Could an anti-aging pill be just around the corner?

Image from flickr user milajake under a Creative Commons CC BY-NC 2.0 Licence 

What if I told you that you could take one pill a day and it would make you live longer? It might sound like science fiction, but it’s likely that in the not-too-distant future, this may well be an option. I suppose the qualifier here is that almost everyone would agree that we wouldn’t want to live longer if that just meant extending the end of our life. What I’m talking about is if we could find medicines that actually slow down the overall aging process – so we get more of what aging scientists call “quality-adjusted life years” – or another way of putting it is increase our “healthspan”. The fact is, despite the fact that we don’t actually understand what aging is (if we did, we might find it easier to do something about it), we know of a number of drugs that in a variety of animals, do just that, extend the lifespan of the animal but no-one has yet been able to conclusively show that these work in people.

I should mention that there are potentially other ways that may extend lifespan – caloric restriction has been shown to work in a wide variety of animals – including mammals such as that favourite lab animal, the mouse.  There’s an obvious problem with this – I don’t know about you but to me the sound of cutting my daily calories by several hundred sounds pretty objectionable. The other thing that gets mentioned with regard to aging is use nanotechnology to prevent or repair the damage of aging – but in recent years it seems like nanotechnology gets touted as the solution to almost any problem so we’ll see about that one.

Anyway, back to drugs. There are a number of drugs that show potential promise.  Resveratrol is a chemical that is found in the skins of grapes, blueberries, raspberries and mulberries. It has been known for a few years to mimic the effects of calorie restriction, extending the lifespan of yeast, C. elegans, Drosophila and Zebrafish. It seems to affect the activity of a group of enzymes called sirtuins. which are known to be involved in the aging process. It has been shown that SIRT1 (that’s sirtuitin 1) is a target of resveratrol and it’s even known which part of the SIRT1 protein resveratrol connects to. But, critically, resveratrol hasn’t been proven to slow aging and repeated studies are leading to doubt that it can reduce blood pressure in humans.  This and other effects would help to increase average lifespan without actually slowing aging.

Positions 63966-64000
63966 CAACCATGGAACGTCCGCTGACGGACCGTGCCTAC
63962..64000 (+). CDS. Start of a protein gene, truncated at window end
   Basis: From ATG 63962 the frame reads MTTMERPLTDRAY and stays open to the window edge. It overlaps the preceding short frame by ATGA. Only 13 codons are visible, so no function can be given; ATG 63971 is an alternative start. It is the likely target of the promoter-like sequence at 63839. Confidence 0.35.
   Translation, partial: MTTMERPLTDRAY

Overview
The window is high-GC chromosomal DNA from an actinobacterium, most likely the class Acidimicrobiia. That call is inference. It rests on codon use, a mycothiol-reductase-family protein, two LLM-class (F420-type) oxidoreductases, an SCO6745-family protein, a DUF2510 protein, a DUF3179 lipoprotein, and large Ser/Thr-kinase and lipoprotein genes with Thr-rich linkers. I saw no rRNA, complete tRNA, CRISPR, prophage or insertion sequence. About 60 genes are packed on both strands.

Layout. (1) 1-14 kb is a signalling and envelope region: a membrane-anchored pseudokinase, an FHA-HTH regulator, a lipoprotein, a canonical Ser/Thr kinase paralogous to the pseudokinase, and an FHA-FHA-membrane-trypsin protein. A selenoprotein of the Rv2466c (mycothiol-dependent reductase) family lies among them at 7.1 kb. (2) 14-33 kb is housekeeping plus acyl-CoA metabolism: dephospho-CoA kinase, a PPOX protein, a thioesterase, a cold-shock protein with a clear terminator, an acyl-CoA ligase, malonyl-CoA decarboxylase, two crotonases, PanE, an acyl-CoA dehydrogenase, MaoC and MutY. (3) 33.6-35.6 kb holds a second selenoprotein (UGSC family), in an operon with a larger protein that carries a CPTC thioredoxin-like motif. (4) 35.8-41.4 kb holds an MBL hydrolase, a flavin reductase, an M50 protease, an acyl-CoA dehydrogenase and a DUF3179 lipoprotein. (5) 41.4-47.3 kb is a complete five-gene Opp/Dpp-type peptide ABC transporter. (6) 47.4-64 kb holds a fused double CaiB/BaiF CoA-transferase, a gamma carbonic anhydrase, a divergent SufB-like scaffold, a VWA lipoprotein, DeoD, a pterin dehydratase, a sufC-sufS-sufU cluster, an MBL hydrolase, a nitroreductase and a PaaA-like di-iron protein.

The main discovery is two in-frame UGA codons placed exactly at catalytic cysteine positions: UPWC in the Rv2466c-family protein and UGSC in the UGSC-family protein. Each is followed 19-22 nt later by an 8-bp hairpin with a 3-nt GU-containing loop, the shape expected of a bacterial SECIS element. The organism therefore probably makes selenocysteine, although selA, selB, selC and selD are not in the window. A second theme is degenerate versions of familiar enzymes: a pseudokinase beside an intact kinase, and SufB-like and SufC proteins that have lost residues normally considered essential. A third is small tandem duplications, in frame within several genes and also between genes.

Another drug that has caused some excitement in the field is Rapamycin. This bacterial metabolite was originally identified in a soil sample from Easter Island and showed initial promise as an anti-fungal agent. However development of it as an anti-fungal agent was abandoned when it was realised that it has immunosuppressive effects and inhibits cell growth. An anti-aging effect of rapamycin was initially recognised in Drosophila and has been demonstrated in some vertebrates, including mice (although a team of German scientists have suggested that rapamycin doesn’t actually slow aging in mice, but stops them from dying of cancer – the leading cause of death in these mice).  The target pathway of rapamcyin is known and was imaginatively named the “target-of-rapamycin” (TOR) pathway (seriously). The function of the TOR pathway is to promote cell growth when nutrients are abundant and when nutrients are scarce, stop protein synthesis and “recycle” resources (“autophagy”). This pathway is known to contribute to the anti-aging effect of caloric restriction and effectively rapamycin mimics caloric restriction. This all sounds great right? But the problem is twofold – rapamycin is an immunosuppressant (and is medically used as one) and hasn’t actually been shown to have an anti-aging effect in people – and because it is inhibits the immune system, it’s probably not going to be tested for anti-aging effects any time soon. It is possible, however, that another drug could be developed that targets the TOR pathway but doesn’t have such an immunosuppressive effect (and don’t worry – people are looking!).

Probably the most exciting of the known drugs that could potentially have anti-aging effect is metformin. Metformin is primarily used to treat type-2 diabetes, as it has the effect of lowering blood sugar levels and increasing insulin sensitivity. This causes a reduction in risk of various complications of type-2 diabetes, including heart disease. Studies of metformin in mice have shown that it reduced oxidative stress and inflammation and increased both lifespan and healthspan. In a large study of diabetic patients compared to similar non-diabetic people showed that overall diabetic patients on metformin had similar levels of mortality to non-diabetic people, but in those patients over 70 years old, mortality in the diabetic people on metformin was around 15% lower than the non-diabetic group. That’s quite an exciting result, but without further study, we don’t know if it’s real. A group of scientists in the USA are attempting to convince the US drug regulator the FDA to allow them to run an aging trial with metformin – in which case we could get a proper idea of its effectiveness.

So, there have been some headline-grabbing potential anti-aging drugs. Nothing has been shown to work yet, but I think that metformin looks the most promising and it is turning into a very exciting field. And I don’t doubt that in the next few decades, we’ll know of drugs that can slow aging. In any case, don’t rush of to your doctor demanding some anti-aging pills just yet and stick with the things that are known to work – plenty of exercise, maintain a healthy weight with a balanced diet rich in fruit and vegetables. That’s might not be quite what you were hoping for – but it’s the best we have at the moment.

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